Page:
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Dike Chukwumerije’s Made In Nigeria Poetry Show Inspired My Patriotism

The Made-In-Nigeria Show is a Spoken Word production by Nigeria’s foremost performance poet, Dike Chukwumerije. The show takes the audience on a breath-taking 120-minute journey through our history as a nation using poetry, dance, music and theatre.

Dike Chukwumerije is one of Nigeria’s most celebrated and prolific performance poets. His poems and public speeches have sparked conversations about nationalism and identity all around the country. He has made notable appearances on platforms such as the Nigerian Economic Summit and TEDx.

My first contact with the name Dike Chukwumerije was on YouTube. It was a late night in September 2020, and I searched for spoken word videos about Nigeria when I stumbled upon his video titled ‘Made In Nigeria.’

His lines stroked a new feeling in me about my identity as a Nigerian, wherein he said, 

“There are questions that top every form, your name, your tribe, your state, please, where are you from?” Here, Mr Dike painted our sad reality as a people fond of asking “these questions’ first before engaging strangers in a conversation.

We often judge people before interacting with them based on stereotypes of their ethnicity or religion. He advised keeping an open mind as it helps us to see hidden doors that will pass us through greatness. It’s saddening that sometimes, we deny some people good opportunities because we don’t share the same religion or tribe.

Again, I was moved by his line, “Where I was born is not where I am from.” This explains that whether you’re an Igbo man born in Kano or a Hausa man born in Calabar doesn’t change you from being a Nigerian.

With the ‘Made In Nigeria’ poetry show, Mr. Dike has explored diversity by staging the show in different cities across Nigeria, where he gathers people of different tribes, cultures, and religions in one place. Through poetry blended with music and theatre, he accounts for Nigerian history before and after independence and all the way down to Nigeria, which we live in today.

In his beautiful, touching and yet simple poems, he emphasizes the need to be true and one Nigerians.

The show has been breathing life from 2016 to date. It’s staged in Maiduguri, Yola, Umuahia, Makurdi, Abuja, Bein-City, Lagos, Jos, Asaba, Ibadan, Kano, Owerri, Minna, Port-Harcourt, Gombe, Jalingo, Lokoja, Calabar and a few others.

As of 2021, I have been an ardent follower of Dike Chukwumerije on Facebook, and it has instilled a great sense of commitment and patriotism in me. Although I wasn’t in Maiduguri when he staged the show there in 2018, I was lucky enough to learn more about him from one of the poets I look up to in the city, whom Mr. Dike has also groomed.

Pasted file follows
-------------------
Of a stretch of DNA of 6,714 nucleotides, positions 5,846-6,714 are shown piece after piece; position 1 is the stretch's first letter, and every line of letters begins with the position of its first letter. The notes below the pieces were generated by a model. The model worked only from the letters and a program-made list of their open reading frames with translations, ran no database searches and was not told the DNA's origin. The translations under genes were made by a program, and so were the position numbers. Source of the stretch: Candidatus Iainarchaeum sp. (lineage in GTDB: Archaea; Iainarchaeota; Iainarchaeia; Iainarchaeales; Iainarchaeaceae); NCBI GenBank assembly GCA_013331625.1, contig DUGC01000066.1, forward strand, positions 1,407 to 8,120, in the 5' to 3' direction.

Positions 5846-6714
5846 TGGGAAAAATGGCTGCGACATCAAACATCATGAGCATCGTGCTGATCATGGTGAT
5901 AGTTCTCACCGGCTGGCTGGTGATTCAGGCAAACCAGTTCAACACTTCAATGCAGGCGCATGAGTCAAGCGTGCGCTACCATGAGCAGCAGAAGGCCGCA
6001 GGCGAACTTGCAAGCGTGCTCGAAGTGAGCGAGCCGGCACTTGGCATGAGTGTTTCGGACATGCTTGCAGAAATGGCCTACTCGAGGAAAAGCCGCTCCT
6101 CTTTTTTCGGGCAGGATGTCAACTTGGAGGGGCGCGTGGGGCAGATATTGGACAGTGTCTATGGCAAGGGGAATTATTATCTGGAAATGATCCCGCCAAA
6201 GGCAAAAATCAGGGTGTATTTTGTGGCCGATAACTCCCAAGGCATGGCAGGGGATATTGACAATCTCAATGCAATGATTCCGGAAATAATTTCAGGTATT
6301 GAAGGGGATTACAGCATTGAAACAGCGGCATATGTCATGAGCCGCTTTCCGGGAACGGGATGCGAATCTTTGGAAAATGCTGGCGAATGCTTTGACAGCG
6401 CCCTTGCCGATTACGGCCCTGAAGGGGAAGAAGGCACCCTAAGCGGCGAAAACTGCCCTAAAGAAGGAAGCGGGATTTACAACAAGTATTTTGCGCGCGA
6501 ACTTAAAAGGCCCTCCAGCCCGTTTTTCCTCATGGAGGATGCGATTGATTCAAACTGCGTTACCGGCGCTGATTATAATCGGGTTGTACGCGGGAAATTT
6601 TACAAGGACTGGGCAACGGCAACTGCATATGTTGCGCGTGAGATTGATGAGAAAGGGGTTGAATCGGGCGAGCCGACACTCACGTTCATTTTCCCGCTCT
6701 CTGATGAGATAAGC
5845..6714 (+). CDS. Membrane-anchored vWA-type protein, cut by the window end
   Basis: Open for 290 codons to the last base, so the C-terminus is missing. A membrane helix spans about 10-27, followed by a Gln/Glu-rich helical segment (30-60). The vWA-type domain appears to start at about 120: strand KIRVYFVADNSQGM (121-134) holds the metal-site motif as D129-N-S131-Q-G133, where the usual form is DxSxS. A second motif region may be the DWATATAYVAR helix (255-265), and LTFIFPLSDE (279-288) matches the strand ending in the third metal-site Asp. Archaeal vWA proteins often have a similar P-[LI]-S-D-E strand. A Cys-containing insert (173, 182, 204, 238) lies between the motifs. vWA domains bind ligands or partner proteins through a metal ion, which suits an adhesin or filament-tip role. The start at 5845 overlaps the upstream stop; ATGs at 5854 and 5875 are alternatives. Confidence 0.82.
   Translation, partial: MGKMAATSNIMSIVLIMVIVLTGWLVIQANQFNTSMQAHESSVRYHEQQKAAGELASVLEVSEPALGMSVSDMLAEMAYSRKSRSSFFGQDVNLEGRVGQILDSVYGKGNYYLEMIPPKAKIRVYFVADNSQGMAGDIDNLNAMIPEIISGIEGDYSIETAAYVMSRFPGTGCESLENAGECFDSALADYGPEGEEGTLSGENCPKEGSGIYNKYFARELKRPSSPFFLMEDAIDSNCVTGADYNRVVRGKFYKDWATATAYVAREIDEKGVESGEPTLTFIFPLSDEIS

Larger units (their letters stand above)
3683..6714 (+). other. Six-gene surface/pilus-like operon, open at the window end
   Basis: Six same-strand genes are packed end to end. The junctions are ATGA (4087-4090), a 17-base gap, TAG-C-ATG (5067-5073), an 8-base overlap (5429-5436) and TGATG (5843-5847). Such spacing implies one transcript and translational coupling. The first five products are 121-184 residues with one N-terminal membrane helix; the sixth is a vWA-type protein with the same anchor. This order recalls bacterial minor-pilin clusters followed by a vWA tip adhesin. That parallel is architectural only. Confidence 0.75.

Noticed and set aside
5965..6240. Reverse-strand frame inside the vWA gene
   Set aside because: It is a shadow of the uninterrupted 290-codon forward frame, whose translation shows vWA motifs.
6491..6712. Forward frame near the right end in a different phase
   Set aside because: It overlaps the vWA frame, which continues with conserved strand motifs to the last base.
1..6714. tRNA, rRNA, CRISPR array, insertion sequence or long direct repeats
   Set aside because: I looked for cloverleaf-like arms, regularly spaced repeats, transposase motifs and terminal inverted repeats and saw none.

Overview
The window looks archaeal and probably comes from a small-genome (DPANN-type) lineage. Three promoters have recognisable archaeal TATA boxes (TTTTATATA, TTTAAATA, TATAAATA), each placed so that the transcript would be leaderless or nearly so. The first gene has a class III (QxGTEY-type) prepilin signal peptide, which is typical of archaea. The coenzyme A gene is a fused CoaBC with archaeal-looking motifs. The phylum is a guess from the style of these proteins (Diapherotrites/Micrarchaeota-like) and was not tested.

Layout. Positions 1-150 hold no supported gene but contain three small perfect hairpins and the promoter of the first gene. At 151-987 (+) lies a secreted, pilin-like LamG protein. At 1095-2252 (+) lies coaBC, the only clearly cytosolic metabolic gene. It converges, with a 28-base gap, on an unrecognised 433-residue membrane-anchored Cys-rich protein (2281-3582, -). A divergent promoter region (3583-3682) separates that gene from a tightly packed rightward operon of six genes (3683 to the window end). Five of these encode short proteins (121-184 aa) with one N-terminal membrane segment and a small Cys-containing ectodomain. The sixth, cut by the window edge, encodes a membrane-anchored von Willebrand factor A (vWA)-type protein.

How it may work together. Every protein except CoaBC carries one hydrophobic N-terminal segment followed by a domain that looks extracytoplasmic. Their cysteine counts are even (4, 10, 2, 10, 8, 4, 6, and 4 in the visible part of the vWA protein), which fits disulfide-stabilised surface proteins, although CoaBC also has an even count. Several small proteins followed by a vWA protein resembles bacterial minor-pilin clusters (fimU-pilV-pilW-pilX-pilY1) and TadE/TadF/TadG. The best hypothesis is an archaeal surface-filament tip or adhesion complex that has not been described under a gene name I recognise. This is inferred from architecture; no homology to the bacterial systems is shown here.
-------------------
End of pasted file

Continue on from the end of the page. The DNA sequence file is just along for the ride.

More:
It was my fondest wish and hope that someday I would have the chance to watch the show live and have a conversation with Mr Dike.

So around June this year, I had the privilege of chatting with him on Facebook, and he assured me that with time, the show would find its way into the city of Jalingo, where I reside.

However, I couldn’t express the joy I felt when I saw the flier on his Facebook page that he’s coming to Jalingo ad his team to stage the show in Jalingo in two weeks.

I was among the cluster of young and patriotic Nigerians that welcomed him and his team at the Danbaba Suntai Airport in Jalingo. There was a wide smile on his face when I shook his hand. I knew it was that feeling of sharing the same dream, the hope for a better and one Nigeria, irrespective of our ethnoreligious backgrounds.

After staging the show successfully in Jalingo that night, we had dinner together and got engaged in conversations with other true Nigerians who had waited. The simplicity and humbleness of Mr. Dike are something I rarely find in people who have attained greater heights than him. Our conversation with him widened my imagination, and I can still echo his words, “Take your art seriously; let it be a tool for advocacy that would right the wrong.”

He took us back to his undergraduate days at UNIABUJA, where he met and interacted with people from different parts of Nigeria. He said, “There is no way you can tell me the Hausas do this, that the Yorubas do that, while I already know who they are, the same people I have lived with.” I’m not the type of person who believes in stereotypes. Mr. Dike added.

During his departure at the airport, his last words were, “may our paths cross again and till then, let’s not forget the truth of where we come from that we are Nigerians first before anything else.”

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